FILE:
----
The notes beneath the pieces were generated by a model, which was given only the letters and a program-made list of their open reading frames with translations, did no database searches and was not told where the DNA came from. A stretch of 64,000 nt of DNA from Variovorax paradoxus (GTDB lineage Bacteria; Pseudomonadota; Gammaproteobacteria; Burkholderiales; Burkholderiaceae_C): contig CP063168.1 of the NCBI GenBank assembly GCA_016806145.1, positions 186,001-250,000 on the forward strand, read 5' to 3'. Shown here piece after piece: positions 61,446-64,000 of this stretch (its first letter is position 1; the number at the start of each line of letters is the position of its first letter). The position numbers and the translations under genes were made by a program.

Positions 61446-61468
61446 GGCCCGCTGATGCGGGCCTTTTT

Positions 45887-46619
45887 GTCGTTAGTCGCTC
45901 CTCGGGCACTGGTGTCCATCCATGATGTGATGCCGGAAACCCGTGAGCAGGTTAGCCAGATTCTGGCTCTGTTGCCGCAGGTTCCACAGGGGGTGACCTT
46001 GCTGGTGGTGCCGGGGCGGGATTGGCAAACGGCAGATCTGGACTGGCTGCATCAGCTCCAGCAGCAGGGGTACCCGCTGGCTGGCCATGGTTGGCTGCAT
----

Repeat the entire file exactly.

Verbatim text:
The notes beneath the pieces were generated by a model, which was given only the letters and a program-made list of their open reading frames with translations, did no database searches and was not told where the DNA came from. A stretch of 64,000 nt of DNA from Variovorax paradoxus (GTDB lineage Bacteria; Pseudomonadota; Gammaproteobacteria; Burkholderiales; Burkholderiaceae_C): contig CP063168.1 of the NCBI GenBank assembly GCA_016806145.1, positions 186,001-250,000 on the forward strand, read 5' to 3'. Shown here piece after piece: positions 61,446-64,000 of this stretch (its first letter is position 1; the number at the start of each line of letters is the position of its first letter). The position numbers and the translations under genes were made by a program.

Positions 61446-61468
61446 GGCCCGCTGATGCGGGCCTTTTT

Positions 45887-46619
45887 GTCGTTAGTCGCTC
45901 CTCGGGCACTGGTGTCCATCCATGATGTGATGCCGGAAACCCGTGAGCAGGTTAGCCAGATTCTGGCTCTGTTGCCGCAGGTTCCACAGGGGGTGACCTT
46001 GCTGGTGGTGCCGGGGCGGGATTGGCAAACGGCAGATCTGGACTGGCTGCATCAGCTCCAGCAGCAGGGGTACCCGCTGGCTGGCCATGGTTGGCTGCAT